The party however carried on at the Punjab State Electricity Board’s VIP Guest House in Power Colony in Patiala which was arranged by Pikka, who is the PSEB's PR Boss. This was only for the 1979 batch. The day finally got over at around midnight. HL Singla’s wife Saroj, his daughter Rashi and Pikka’s wife Sangeeta joined us for breakfast on Sunday. After a liesurely round of stuffed paranthas and endless cups of steaming hot tea, we went over to Pikka’s house to meet his lovely children. It was my pleasure to get to meet Divya, Tanya and Akul. The family photograph of the Pandove family in their front lawn on that sunny Sunday afternoon shall continue to remind me of our re-union at Patiala for the rest of my life.

February 2, 2009

Millionaire Slumdog

‘Slumdog Millionaire’ the film by Danny Boyle, is about the lives of an orphaned boy ‘Jamal Malik’, his older brother ‘Salim’ and their childhood companion ‘Latika’. Deven Patel, a first time film actor from England, who plays the protagonist’s role, is ably assisted by Frieda Pinto as ‘Latika’ and an amateur young man from the Mumbai slums playing ‘Salim’. It has veteran Hindi film stars like Anil Kapoor, Irrfan Khan and Saurabh Mishra in beautifully scripted, short but meaty roles.

The film is stark and holds a mirror to the reality of life in the slums. Its theme is provocatively violent though there is very little violence actually shown. It is full of police brutality, entrapment of slum kids for prostitution and organized beggary, roadside gambling, illicit liquor trade, communal flare-ups, hoodwinking of foreign tourists and various assorted petty crimes. It actually shows the filthy underbelly of Mumbai but it could well be any other big Indian city.

The multiplicity of experiences that Jamal goes through in life before he plots his way in to a game show as a participant prepare him well for winning a large sum in the game. However at the end of the day one when the show gets over, Jamal is ahead by ten million rupees but decides to ride his luck. Sensing that something is out-of-place, Anil Kapoor, playing the game show host gets Irrfan Khan and Saurabh Mishra, playing cops, to check him out. They resort to the usual brutal police methods to make him confess to cheating at the game. That is when he narrates the story of his life.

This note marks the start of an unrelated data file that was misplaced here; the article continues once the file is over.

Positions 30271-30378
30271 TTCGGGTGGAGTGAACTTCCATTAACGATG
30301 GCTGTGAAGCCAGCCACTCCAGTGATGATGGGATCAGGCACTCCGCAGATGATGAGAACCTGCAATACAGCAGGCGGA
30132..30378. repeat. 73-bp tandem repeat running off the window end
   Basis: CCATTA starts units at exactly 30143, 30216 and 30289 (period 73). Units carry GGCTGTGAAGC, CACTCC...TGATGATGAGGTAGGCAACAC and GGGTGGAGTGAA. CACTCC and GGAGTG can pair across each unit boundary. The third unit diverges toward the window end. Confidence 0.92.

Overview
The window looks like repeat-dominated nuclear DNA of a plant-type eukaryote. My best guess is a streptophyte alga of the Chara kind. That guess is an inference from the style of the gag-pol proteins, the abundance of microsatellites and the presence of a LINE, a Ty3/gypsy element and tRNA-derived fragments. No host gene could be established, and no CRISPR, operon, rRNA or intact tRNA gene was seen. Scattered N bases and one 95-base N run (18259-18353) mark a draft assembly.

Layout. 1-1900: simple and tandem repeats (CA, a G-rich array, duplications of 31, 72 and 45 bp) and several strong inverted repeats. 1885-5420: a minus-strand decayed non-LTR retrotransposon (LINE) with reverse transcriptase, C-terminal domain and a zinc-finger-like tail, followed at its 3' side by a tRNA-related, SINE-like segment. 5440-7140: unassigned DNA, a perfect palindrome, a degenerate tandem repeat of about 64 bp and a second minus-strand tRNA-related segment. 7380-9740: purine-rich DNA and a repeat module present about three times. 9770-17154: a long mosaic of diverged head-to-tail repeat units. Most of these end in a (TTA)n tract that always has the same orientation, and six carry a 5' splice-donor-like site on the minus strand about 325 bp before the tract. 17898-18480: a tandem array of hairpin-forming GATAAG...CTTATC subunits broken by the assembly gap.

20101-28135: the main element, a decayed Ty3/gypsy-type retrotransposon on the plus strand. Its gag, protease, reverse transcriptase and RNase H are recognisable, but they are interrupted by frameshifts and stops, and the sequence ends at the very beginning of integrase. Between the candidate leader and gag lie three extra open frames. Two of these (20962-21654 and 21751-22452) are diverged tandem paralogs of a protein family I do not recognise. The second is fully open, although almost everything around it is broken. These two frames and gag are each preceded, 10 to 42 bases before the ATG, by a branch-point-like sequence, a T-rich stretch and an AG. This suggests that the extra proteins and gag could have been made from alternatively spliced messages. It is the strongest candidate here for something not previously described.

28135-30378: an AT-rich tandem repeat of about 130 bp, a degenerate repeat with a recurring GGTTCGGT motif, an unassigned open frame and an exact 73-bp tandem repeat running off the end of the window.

There may be nothing new in the story per se, but the treatment and the presentation are something one was totally unprepared for. Boyle has done well in taking unknown actors since any big star in the key roles would have glamorized and thus reduced the impact of ‘Slumdog’.

Amitabh Bachhan writing in his blog raised questions about the poor depiction of India in such films and about the morality and necessity of hawking poverty in Mumbai slums. While there may be some merit in what he says, one must not forget that film-making is essentially about story-telling. If you feel you have a good story that you think will provoke all right-thinking people in to action in some way, you should just go ahead and tell the story as you visualize it. Film is essentially a director’s medium.

Yes, it is true that the movie at times is too crass, like the 1973 scene where Amitabh Bachhan, the movie star’s helicopter is about to land and Jamal, who is an ardent devotee of the star, is locked inside a crude ramshackle toilet on the fringes of Mumbai airport. To escape from the imprisonment and to meet his idol, Jamal jumps out of the toilet, landing in a heap of sh*t. Then in that sh*t-laden condition he runs to greet the star and take his autograph. That scene should have been done a bit more aesthetically. Again that is my perception and I guess the director is free to present it as per the demands of the script or as he sees it.

However the highlight of the film would have to be the scene in which the older brother, Salim, who has become a gangster, forces Latika, whom Jamal, who has joined a call center as a chai-wallah (a tea boy), manages to locate after an extensive search, to sleep with him. It is an extremely touching scene where the sheer helplessness and rage of Jamal comes through as does his extreme affection for ‘Latika’. That he yearns to ‘protect’ her rather than ‘have’ her like ‘Salim’ is what distinguishes the two characters.

Danny Boyle has churned out an engrossing ‘masala hindi movie’ where the characters happen to speak in the English language. One only wishes the language was a little less profane, but such transgression is permissible, given that this is about the underbelly and no one from a Mumbai slum can be expected to have gone to a finishing school and speak the Queen's English.

Whether it deserves to win ten Oscar nominations is likely to be debated for long. It would, in all probability, end up winning three, may be four Oscars. The Bombay film industry ardently hopes that list would include an Oscar for our very own A.R.Rehman or at the very least Gulzar Sahib, for their excellent work in the song that comes at curtain call, ‘Jai Ho!’

That ‘Jamal’ ultimately manages to win twenty million rupees and gets his girl is what appeals to a large majority of the viewers. It is this fairy-tale ending that inspires euphoria.
image courtesy the producers of the movie